Five-figure Compensation for Cardiac Negligence4 Jan 2022 | Stephanie Prior
In this cardiac negligence claim, we were instructed by a 42-year-old Polish man who had attended the Accident and Emergency Department of his local hospital by ambulance complaining of shortness of breath and tightness in his chest. The latter symptom was thought not to be prominent, and a diagnosis of an asthma attack was made. Our client had complained of burning in his throat and a chest x-ray was undertaken which was suspicious of infection in the chest. An ECG was also carried out and the automated report suggested an abnormality of possible underlying heart attack. Despite this, the ECG’s were reported by the doctors as normal and our client was discharged home.
The following day our client again attended the Accident and Emergency Department at his local hospital. This time his ECGs were consistent with an acute STEMI and he was transferred to the nearest cardiac centre, where he underwent coronary angiography, primary PCI and a stent in his right coronary artery. The heart attack was described as a late presentation.
Osbornes again obtained a report from a Consultant Cardiologist & Specialist in Interventional Cardiology, who was of the expert opinion that on our client’s first presentation to hospital, a cardiac cause of his symptoms should have been considered and investigated further. The expert concluded that the failure to consider and carry out a troponin test was a breach of duty, and that this changed our client’s course of treatment significantly. Had our client been admitted to hospital on his first presentation, he would have been started on appropriate treatment for an acute coronary syndrome, including Aspirin and Clopidogrel both as antiplatelet agents and blood thinners. Although our expert concluded that our client would have needed coronary intervention with stenting in either scenario, he said that on the balance of probabilities, our client would have sustained less in the way of damage to his heart muscle.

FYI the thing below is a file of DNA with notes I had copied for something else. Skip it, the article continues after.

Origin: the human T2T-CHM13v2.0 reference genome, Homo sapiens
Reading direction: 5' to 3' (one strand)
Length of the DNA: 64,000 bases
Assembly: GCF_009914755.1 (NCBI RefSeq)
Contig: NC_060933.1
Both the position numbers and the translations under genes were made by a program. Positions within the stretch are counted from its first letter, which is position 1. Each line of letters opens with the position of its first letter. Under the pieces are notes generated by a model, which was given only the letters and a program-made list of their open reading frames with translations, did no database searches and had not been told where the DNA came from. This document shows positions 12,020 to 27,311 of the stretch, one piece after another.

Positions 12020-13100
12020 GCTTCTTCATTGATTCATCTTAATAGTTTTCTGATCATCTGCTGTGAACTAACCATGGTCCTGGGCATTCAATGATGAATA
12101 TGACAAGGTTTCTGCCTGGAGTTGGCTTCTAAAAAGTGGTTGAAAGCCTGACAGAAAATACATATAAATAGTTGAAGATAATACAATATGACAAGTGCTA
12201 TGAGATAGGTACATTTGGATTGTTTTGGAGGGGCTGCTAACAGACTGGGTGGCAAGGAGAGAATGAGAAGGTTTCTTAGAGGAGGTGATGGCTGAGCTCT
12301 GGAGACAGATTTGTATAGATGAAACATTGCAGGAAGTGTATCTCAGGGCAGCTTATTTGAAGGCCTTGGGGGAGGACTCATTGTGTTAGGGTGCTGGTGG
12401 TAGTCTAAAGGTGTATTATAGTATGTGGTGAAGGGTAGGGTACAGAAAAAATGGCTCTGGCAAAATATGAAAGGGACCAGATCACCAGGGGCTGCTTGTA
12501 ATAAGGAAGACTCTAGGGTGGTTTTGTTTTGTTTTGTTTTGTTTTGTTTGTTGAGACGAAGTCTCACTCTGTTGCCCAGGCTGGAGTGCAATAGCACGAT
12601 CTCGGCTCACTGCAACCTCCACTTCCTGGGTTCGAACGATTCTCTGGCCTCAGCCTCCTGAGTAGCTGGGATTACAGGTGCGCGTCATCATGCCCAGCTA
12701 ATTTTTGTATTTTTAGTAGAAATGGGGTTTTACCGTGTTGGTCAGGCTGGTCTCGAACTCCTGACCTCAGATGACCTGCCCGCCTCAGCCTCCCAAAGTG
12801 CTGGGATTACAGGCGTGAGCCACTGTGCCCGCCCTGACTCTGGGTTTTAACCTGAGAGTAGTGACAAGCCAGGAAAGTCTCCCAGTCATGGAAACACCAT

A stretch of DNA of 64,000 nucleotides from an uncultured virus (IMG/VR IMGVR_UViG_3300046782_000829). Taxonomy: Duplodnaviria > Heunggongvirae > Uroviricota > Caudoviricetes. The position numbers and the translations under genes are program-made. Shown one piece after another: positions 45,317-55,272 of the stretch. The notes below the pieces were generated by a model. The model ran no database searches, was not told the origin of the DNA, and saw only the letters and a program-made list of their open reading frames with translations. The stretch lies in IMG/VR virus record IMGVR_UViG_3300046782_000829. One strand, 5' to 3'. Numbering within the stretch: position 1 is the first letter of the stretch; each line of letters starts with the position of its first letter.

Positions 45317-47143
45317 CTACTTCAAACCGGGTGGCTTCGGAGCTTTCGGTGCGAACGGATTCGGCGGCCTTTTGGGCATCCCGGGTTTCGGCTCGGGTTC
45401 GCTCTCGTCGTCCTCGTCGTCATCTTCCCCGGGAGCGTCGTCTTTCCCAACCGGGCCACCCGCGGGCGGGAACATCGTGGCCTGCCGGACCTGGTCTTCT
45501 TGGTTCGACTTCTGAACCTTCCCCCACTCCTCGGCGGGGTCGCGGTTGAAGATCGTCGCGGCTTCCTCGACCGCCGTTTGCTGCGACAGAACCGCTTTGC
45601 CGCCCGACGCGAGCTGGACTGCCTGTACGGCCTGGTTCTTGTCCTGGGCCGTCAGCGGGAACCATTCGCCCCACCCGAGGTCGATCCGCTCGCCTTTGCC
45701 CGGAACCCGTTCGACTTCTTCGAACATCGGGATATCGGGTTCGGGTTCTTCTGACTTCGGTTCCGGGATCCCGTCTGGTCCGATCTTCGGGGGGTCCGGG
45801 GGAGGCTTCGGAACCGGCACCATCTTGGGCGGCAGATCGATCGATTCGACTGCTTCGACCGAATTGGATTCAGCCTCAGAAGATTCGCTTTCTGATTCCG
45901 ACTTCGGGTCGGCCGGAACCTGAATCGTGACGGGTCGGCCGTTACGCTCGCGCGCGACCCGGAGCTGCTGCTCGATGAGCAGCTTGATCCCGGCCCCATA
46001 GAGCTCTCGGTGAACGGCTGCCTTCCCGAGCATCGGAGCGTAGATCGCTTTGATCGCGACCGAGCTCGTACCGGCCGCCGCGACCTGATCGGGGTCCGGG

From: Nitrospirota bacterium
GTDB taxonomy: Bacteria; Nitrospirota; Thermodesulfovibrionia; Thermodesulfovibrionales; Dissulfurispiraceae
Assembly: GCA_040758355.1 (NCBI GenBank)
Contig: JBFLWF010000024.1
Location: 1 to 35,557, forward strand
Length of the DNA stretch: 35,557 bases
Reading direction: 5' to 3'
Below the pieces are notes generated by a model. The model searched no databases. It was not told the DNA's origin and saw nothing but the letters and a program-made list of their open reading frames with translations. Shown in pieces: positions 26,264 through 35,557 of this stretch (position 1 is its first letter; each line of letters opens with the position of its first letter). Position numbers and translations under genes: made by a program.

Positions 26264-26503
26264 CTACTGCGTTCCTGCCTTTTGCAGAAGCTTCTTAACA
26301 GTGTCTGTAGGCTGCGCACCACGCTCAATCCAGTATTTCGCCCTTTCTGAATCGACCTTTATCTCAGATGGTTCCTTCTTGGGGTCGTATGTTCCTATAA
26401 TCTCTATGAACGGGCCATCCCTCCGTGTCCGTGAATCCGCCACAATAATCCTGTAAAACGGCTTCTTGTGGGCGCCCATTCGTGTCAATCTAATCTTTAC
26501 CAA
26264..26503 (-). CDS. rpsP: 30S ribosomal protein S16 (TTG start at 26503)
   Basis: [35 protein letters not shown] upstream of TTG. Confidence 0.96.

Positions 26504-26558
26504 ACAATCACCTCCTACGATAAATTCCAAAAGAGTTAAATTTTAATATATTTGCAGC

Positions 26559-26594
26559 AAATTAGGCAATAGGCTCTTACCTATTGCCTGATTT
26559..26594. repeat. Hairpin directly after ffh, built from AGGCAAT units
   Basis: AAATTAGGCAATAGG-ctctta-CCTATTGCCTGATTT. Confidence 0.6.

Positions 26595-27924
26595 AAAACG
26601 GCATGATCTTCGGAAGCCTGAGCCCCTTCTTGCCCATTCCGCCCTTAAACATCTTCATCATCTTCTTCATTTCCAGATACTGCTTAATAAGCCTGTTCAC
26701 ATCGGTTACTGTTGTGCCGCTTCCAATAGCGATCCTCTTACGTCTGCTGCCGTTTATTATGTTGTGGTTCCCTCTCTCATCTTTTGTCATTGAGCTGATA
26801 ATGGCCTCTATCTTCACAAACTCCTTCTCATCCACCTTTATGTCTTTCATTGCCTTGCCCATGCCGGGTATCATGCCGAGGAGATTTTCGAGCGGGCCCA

A Letter of Claim was sent to our client’s local hospital and an admission of breach of duty was obtained. However, the hospital disputed the causation element of the case and said that our client would likely have suffered a degree of heart muscle damage in any event. Eventually, after negotiation with the hospital, a five-figure compensation sum was obtained for our client.
We are acting for several other clients’ in connection with similar cases, as well as one involving a fatal outcome leaving a spouse and two young children. The deceased could and should have been treated in a timely fashion when first presented in A & E with cardiac problems and if so would still be alive today.
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Stephanie Prior Partner
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